Date: Sat Jan 31 2009 - 17:00:04 CST
For Chinese braille is written phonetically - which means that
different languages and dialects pronounce the same character in
different ways. Also some characters vary their pronunciation
dependent on context.
Chinese text to speech software would be one solution.
In short CJK to braille is not a one to one process and something that
goes beyond the encoding model of unicode.
Quoting "Samuel Thibault" <email@example.com>:
> Let me first explain the context a bit: I'm working in brltty, a
> screen reading daemon. It peeks the text of the screen as unicode
> strings, converts it to braille, and renders that on a braille device.
> As braille uses only 8-dot cells, there are sometimes ambiguities in the
> translation. To solve them, brltty provides the user with a "descchar"
> command that lets the user get information about a precise character ;
> for now it just displays the unicode name of the character. However,
> in the CJK compatibility planes, e.g. U+9000, we just get "CJK UNIFIED
> IDEOGRAPH-9000" which is not particularly helpful to the user. I have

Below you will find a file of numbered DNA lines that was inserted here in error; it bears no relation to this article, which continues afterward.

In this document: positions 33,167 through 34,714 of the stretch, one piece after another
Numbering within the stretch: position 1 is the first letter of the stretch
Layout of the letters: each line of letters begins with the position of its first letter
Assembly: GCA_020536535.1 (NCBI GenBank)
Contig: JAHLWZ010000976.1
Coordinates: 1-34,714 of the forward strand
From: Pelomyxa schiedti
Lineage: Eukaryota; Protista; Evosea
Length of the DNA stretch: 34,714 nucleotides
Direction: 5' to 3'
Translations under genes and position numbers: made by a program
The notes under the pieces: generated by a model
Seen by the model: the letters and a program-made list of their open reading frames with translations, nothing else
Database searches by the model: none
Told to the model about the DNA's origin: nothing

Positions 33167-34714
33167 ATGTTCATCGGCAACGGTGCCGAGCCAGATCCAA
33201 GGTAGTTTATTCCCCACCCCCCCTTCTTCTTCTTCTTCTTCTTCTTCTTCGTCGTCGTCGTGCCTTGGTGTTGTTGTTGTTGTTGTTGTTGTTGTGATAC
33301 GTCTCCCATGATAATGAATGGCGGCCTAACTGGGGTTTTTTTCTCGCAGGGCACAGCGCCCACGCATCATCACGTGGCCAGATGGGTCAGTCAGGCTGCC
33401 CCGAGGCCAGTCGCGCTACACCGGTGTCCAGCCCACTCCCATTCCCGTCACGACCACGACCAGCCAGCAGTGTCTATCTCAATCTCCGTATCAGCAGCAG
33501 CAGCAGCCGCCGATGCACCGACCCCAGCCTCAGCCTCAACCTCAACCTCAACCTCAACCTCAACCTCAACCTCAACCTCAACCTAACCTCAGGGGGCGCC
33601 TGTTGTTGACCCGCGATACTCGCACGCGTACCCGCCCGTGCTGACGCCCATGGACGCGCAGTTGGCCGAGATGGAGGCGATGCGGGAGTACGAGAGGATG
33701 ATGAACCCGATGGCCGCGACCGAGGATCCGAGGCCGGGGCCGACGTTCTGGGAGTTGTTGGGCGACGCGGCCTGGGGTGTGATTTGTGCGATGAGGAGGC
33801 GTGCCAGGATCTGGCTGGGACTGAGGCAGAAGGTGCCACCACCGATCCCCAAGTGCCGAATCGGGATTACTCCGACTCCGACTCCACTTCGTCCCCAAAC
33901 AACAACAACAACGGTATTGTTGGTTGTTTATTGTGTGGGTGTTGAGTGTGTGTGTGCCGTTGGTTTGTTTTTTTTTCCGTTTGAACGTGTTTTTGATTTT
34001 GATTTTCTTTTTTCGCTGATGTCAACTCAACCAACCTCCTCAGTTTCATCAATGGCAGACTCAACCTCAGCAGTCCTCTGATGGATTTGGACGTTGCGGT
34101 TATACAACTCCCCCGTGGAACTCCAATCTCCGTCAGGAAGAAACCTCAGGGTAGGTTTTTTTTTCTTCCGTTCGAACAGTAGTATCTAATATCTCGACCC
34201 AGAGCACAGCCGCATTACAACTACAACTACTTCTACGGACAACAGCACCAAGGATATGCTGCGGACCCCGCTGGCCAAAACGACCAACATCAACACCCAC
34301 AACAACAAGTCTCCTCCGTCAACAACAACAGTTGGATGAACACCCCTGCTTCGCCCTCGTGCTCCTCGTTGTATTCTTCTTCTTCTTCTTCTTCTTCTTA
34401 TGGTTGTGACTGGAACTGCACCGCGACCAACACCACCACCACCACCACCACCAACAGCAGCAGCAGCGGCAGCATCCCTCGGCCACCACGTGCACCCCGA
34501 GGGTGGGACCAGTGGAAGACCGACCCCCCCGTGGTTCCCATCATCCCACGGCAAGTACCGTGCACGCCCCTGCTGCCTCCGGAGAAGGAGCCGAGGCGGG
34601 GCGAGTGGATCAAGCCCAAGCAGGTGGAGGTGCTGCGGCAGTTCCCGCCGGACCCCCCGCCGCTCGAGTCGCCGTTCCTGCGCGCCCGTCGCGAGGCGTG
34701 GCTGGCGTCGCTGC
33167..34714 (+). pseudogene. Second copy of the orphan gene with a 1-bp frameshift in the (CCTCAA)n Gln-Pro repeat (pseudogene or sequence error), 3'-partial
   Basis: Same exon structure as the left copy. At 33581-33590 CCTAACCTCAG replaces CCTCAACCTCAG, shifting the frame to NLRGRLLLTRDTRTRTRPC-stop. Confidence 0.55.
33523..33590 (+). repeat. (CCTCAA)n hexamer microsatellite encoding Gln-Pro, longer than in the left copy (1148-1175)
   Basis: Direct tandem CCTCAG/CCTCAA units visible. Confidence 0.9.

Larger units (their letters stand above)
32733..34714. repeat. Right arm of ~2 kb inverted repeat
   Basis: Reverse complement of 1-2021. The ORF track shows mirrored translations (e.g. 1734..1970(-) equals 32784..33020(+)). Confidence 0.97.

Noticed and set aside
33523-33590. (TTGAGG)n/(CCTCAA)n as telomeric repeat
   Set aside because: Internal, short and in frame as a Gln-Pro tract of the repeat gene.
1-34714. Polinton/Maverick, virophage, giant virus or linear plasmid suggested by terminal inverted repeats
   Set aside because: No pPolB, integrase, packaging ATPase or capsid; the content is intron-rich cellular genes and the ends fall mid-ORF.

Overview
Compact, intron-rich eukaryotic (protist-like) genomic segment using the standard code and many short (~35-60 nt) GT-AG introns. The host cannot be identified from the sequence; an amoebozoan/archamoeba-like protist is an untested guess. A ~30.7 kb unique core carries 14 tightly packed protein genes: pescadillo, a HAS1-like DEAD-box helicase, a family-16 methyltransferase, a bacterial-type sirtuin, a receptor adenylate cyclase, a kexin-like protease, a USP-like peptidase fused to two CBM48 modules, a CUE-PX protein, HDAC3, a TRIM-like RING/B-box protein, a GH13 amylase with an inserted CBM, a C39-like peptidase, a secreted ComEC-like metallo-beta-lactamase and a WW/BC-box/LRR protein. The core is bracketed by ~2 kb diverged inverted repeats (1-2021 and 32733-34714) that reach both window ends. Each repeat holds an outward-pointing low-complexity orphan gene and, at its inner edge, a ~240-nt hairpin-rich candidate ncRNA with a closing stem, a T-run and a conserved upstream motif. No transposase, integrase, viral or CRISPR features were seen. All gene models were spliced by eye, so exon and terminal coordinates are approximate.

> noticed that unicode.org provides a Unihan database which includes
> information for such CJK characters, for instance for U+9000 there is
> notably an english description:
> U+9000 kDefinition step back, retreat, withdraw
> and pronunciations in the various languages using it (various chinese,
> japanese and korean languages).
> However, that didn't completely fulfilled our needs: e.g. blind chinese
> people who do not know english will not be able to understand the
> english description, and the pronunciation is not enough since many
> words have exactly the same pronunciation, and chinese braille actually
> precisely encodes the pronunciation... Is there some standard that
> would provide us with a localized description of each character?
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